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Dr. Oz gets lambasted by Claire McCaskill. Now onto the rest of the weight-loss fraudsters.

By Amanda Marcotte
Wednesday, June 18, 2014 10:49 EDT
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Yea! Let’s pretend that all I needed to do was take the stairs once in awhile!

I cannot tell you how thrilled I was yesterday when Sen. Claire McCaskill finally got Dr. Oz in her sights. Dr. Oz may seem like a fun guy who just is overly obsessed with bowel movements on his show, but in reality he’s a straight-up predator who uses his credentials as a medical doctor to scam a mostly female audience out of their hard-earned dollars by preying on their need to believe that they can lose weight and achieve conventional beauty standards without having to invest tons of time and energy—time and energy most do not have—into it. Dr. Oz shills for one “miracle” “fat-buster” after another, raking in money from desperate women, all while smugly pretending he’s just a nice guy trying to give out medical advice. The fact that, as Dave Weigel notes, low income women who have poor access to decent medical care tend to turn to TV for advice just makes the whole thing even more disspiriting. So that’s why it’s fun watching Sen. McCaskill rip this fraud a new one.

The prevalence of weight loss scams, which are assuredly one of the biggest consumer fraud markets out there, demonstrates succiently why the growing importance of feminism to the skeptical movement is a good thing, even if it interferes with a few sexual harassers who see conventions as hunting grounds for prey. (Aw, poor harassers! They are very butthurt.) The reason that people, mostly women, turn to these fraudulent products again and again is that they are trapped in this unwinnable situation, where you are both supposed to be skinny and “hot” but also not supposed to work too hard at it. I was perusing CreepyPMs on Reddit this weekend, like you do, and saw yet another example of this:

creepypm

 

The fact that she felt the need to defend herself at all makes me sad. This guy was clearly just being a dick, but you definitely see, over and over again, that there’s this myth that being a supermodel is really easy and just a matter of a modicum of self-control and the very occasional amount of exercise. Jezebel reported on a study in Canada, for instance, that showed that when they put sedentary people on a treadmill, most of them wildly underestimated how hard they had to work to get to the “vigorous” level.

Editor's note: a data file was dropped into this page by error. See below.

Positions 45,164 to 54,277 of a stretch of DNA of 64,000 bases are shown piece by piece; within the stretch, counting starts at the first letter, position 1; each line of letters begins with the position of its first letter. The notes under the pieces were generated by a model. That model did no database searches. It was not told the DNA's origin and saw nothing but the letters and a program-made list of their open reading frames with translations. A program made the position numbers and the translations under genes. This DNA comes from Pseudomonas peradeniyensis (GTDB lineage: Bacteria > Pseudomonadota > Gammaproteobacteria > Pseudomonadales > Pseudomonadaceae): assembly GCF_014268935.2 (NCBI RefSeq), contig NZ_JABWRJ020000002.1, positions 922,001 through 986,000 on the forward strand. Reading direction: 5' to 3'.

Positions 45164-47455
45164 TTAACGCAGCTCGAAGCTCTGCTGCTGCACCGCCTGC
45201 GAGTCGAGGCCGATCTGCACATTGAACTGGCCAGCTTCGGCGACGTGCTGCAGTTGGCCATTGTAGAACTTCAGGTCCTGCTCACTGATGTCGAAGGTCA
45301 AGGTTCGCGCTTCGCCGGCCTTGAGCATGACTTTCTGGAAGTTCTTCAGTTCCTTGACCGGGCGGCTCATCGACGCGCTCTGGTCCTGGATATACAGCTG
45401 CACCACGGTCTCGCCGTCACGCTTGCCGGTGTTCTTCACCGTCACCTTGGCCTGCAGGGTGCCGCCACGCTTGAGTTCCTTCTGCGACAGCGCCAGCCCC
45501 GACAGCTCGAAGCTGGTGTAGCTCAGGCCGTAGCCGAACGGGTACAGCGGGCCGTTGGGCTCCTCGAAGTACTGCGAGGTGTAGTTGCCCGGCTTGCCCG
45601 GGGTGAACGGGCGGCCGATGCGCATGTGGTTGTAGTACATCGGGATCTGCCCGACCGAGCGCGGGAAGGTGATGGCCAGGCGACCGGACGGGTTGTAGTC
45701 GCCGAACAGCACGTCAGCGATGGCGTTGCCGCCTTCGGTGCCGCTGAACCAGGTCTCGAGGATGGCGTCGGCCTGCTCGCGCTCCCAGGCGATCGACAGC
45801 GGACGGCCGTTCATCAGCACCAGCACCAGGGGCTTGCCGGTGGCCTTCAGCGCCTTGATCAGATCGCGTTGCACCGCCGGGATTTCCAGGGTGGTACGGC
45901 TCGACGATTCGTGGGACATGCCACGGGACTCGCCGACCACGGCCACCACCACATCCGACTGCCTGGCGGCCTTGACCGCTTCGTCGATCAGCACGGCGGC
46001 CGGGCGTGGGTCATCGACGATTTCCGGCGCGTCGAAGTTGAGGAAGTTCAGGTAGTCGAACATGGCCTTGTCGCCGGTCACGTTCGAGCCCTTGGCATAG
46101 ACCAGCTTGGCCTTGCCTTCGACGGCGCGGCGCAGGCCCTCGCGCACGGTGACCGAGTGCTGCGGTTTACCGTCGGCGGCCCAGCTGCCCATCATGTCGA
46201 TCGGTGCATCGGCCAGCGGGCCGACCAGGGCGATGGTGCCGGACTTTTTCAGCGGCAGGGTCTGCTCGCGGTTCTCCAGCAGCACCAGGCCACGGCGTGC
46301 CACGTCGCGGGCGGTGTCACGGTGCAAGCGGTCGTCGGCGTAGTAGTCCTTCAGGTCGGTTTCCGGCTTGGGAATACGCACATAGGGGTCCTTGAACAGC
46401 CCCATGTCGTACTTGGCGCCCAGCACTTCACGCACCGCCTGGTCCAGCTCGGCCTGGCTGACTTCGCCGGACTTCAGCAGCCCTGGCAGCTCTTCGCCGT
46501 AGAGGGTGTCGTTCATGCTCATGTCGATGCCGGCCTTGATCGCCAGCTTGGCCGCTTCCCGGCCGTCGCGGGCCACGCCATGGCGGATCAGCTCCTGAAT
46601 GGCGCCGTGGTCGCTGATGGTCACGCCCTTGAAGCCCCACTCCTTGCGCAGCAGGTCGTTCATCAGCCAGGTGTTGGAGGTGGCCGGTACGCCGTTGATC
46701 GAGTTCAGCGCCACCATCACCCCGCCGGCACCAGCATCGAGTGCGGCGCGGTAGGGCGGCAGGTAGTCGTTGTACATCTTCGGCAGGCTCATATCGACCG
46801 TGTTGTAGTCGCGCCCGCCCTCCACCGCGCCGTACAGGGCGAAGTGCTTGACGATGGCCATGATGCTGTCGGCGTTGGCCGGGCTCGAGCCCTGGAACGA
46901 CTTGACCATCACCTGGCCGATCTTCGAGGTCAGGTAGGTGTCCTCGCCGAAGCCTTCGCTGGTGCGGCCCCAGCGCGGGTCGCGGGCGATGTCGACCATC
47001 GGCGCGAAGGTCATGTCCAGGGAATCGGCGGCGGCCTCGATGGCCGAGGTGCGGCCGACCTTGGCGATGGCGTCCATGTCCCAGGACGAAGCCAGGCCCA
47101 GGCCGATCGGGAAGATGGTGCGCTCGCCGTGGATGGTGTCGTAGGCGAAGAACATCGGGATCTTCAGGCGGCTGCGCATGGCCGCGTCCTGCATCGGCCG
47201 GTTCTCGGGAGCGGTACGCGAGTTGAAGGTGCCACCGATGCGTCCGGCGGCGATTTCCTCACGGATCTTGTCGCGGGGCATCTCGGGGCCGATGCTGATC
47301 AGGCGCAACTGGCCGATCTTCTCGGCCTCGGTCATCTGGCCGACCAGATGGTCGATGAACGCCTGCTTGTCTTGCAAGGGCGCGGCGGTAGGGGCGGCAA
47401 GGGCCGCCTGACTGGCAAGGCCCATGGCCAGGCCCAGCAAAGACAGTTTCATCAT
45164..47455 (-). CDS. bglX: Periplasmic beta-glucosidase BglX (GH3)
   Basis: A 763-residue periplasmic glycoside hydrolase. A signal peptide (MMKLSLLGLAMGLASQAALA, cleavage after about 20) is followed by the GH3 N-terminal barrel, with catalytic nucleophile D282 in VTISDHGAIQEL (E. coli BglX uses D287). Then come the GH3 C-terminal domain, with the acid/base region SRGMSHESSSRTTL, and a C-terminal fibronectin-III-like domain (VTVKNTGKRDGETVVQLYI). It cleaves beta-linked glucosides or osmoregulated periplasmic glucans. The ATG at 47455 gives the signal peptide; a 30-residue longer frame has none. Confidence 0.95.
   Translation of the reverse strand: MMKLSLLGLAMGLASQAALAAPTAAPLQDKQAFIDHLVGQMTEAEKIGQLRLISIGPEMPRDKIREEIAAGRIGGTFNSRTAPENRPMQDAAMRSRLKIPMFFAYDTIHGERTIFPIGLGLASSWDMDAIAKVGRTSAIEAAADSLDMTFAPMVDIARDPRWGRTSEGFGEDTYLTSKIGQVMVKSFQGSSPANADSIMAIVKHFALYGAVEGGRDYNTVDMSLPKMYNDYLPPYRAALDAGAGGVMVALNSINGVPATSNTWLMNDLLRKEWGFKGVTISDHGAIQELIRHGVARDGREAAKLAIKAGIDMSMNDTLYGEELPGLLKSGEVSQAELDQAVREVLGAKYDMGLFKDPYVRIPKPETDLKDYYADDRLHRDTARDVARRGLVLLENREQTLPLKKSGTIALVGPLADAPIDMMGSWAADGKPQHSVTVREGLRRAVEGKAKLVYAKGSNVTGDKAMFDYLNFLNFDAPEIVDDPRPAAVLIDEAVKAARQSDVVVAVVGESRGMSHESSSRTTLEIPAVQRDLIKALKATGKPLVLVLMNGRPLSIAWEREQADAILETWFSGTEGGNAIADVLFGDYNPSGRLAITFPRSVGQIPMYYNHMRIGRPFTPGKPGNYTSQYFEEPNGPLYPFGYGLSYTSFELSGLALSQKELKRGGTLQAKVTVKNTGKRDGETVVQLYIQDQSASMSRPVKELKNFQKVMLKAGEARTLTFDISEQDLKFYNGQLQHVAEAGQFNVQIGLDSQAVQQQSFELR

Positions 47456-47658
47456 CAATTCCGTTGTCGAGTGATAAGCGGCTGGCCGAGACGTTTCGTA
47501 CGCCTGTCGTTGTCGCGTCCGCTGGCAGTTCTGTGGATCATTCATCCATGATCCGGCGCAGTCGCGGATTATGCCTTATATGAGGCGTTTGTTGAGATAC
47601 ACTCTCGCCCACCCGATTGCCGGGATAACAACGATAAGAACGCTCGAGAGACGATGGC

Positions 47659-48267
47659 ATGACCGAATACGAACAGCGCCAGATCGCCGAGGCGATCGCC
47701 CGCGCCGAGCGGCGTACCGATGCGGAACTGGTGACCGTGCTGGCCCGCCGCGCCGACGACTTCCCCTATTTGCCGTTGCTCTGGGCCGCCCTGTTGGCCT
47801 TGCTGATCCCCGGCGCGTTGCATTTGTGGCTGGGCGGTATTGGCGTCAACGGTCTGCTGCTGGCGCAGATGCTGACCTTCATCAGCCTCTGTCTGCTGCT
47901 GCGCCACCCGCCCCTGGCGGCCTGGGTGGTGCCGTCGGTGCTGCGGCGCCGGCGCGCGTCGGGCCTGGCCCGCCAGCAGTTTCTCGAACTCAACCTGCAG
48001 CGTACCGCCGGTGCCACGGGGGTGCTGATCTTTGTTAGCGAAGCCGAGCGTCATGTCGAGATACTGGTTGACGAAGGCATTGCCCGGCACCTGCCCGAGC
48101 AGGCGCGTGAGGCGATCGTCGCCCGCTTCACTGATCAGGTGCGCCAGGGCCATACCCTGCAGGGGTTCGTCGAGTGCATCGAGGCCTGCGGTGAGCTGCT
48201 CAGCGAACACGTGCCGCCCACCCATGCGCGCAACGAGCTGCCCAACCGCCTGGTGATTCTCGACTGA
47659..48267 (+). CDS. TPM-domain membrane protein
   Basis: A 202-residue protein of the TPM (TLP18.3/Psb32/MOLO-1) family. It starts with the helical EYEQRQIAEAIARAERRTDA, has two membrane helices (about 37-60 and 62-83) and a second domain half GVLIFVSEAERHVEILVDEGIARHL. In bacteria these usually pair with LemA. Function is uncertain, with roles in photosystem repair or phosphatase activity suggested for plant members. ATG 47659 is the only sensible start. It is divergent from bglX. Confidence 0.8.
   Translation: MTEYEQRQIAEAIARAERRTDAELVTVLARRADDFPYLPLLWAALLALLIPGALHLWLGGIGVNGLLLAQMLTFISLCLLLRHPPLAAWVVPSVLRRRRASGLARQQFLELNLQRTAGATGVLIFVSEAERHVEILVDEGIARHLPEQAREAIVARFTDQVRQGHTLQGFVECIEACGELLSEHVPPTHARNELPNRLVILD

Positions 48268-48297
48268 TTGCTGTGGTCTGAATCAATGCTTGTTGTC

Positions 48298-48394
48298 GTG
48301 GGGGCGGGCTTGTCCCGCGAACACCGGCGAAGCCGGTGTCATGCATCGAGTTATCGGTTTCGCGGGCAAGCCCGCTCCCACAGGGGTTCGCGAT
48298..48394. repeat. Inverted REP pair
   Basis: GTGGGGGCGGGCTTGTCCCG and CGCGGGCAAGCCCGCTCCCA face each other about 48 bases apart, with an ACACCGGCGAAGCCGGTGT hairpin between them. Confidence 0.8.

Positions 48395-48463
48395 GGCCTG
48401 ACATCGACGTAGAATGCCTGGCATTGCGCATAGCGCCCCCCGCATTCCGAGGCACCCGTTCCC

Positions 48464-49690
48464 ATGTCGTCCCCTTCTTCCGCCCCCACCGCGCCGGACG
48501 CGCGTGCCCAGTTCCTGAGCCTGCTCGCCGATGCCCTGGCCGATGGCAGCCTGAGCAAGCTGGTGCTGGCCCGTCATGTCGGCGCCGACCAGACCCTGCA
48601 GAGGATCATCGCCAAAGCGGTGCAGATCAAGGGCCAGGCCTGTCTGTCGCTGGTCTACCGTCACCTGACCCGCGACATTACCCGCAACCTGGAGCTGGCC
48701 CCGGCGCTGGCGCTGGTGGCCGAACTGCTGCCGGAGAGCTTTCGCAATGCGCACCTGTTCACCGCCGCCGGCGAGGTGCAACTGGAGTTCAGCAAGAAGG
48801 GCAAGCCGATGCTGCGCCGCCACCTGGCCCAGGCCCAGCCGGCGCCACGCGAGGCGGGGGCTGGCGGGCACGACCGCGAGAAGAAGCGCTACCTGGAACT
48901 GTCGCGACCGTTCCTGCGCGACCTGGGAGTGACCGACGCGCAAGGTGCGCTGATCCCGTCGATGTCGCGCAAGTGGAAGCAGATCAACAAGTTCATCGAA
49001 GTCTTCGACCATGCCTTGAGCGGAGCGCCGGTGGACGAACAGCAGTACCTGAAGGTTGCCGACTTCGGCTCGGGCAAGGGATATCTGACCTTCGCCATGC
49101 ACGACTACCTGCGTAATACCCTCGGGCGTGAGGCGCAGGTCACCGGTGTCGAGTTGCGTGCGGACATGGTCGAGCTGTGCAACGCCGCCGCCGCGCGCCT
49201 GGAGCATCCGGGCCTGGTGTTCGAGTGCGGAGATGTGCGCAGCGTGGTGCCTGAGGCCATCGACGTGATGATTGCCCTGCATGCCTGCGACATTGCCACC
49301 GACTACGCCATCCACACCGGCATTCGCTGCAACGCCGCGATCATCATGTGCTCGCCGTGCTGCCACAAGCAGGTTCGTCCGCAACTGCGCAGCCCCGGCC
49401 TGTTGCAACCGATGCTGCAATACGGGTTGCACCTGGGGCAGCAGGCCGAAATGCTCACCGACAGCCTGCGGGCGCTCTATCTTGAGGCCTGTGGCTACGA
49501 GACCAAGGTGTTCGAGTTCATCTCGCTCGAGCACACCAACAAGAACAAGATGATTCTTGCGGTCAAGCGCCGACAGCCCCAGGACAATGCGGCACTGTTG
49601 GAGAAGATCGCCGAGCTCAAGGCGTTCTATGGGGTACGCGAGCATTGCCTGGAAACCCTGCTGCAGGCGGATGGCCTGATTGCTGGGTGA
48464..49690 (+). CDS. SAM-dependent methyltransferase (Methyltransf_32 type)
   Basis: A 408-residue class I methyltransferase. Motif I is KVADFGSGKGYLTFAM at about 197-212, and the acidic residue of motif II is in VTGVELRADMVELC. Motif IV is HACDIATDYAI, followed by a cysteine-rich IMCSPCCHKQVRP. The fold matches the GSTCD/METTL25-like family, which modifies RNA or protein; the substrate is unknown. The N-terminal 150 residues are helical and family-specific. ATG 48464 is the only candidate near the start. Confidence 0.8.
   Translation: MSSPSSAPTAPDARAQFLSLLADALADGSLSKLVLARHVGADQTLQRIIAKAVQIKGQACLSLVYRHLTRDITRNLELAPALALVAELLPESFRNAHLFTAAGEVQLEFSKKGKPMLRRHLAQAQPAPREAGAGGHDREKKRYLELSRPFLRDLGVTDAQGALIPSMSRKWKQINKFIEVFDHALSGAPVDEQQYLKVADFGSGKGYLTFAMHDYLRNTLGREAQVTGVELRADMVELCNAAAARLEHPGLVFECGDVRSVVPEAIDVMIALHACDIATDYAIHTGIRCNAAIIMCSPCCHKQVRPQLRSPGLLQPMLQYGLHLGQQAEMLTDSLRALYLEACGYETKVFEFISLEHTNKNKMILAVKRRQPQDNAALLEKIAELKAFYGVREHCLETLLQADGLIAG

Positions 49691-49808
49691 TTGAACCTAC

Part of the problem is there is an entire industry geared towards pushing the fantasy that weight loss or weight maintenance is super easy and that anyone who can’t achieve it must just be lazy. I generally find Tori Spelling repulsive, but I did appreciate her coming clean about how she caved into pressure to lie about her regime when it came to losing weight after having a baby.

The mom of four told Us in April 2013 that she had dropped the weight through a combination of low-impact cardio and a “healthy” diet of fish, veggies, soups, and “sensible” snacks like rice cakes, edamame, hummus, and avocado. However, in Spelling It Like It Is, she confesses that she actually lost it by basically starving herself.

“I really don’t exercise much, period,” she writes. “So I took off my weight the old-fashioned way. I like to call it the Just Keep Your F–king Mouth Shut and Eat Air diet. It’s all the rage.”

Spelling says she lied because she thought the truth wouldn’t go over well with her fans. “My publicist had given me clear instructions about what to say about my weight loss,” she explains in her book. “Women didn’t want to know that I had lost weight through dieting, not exercising. I didn’t want to be the a–hole who didn’t work for it. So I said that I swam. It was sort of a bad choice. I can’t do much more than a doggy paddle.”

And, of course, the exercise that is peddled as all you “need” to do in order to lose dozens of pounds is a little hopping around or light bicycling—can’t sweat so hard your make-up runs, ladies!—and the result is that you have a nation of women who have been told that if they can’t stay thin while eating heartily and doing nothing more than light exercise, then there must be something wrong with them. Add to it the unfortunate scientific realities that show that major weight loss leads to drastically lowered metabolism that makes keeping it off nearly impossible. Also toss in the fact that many Americans just don’t have the time and energy to devote to diet maintenance and fitness. Put it all together, and the weight loss supplement industry has a perfect victim pool of people desperate to know the “secret”.

So it’s very good to see Dr. Oz being raked over the coals in front of a national audience for this. I hope to see more of this sort of thing in the future.

 

Amanda Marcotte
Amanda Marcotte
Amanda Marcotte is a freelance journalist born and bred in Texas, but now living in the writer reserve of Brooklyn. She focuses on feminism, national politics, and pop culture, with the order shifting depending on her mood and the state of the nation.
 
 
 
 
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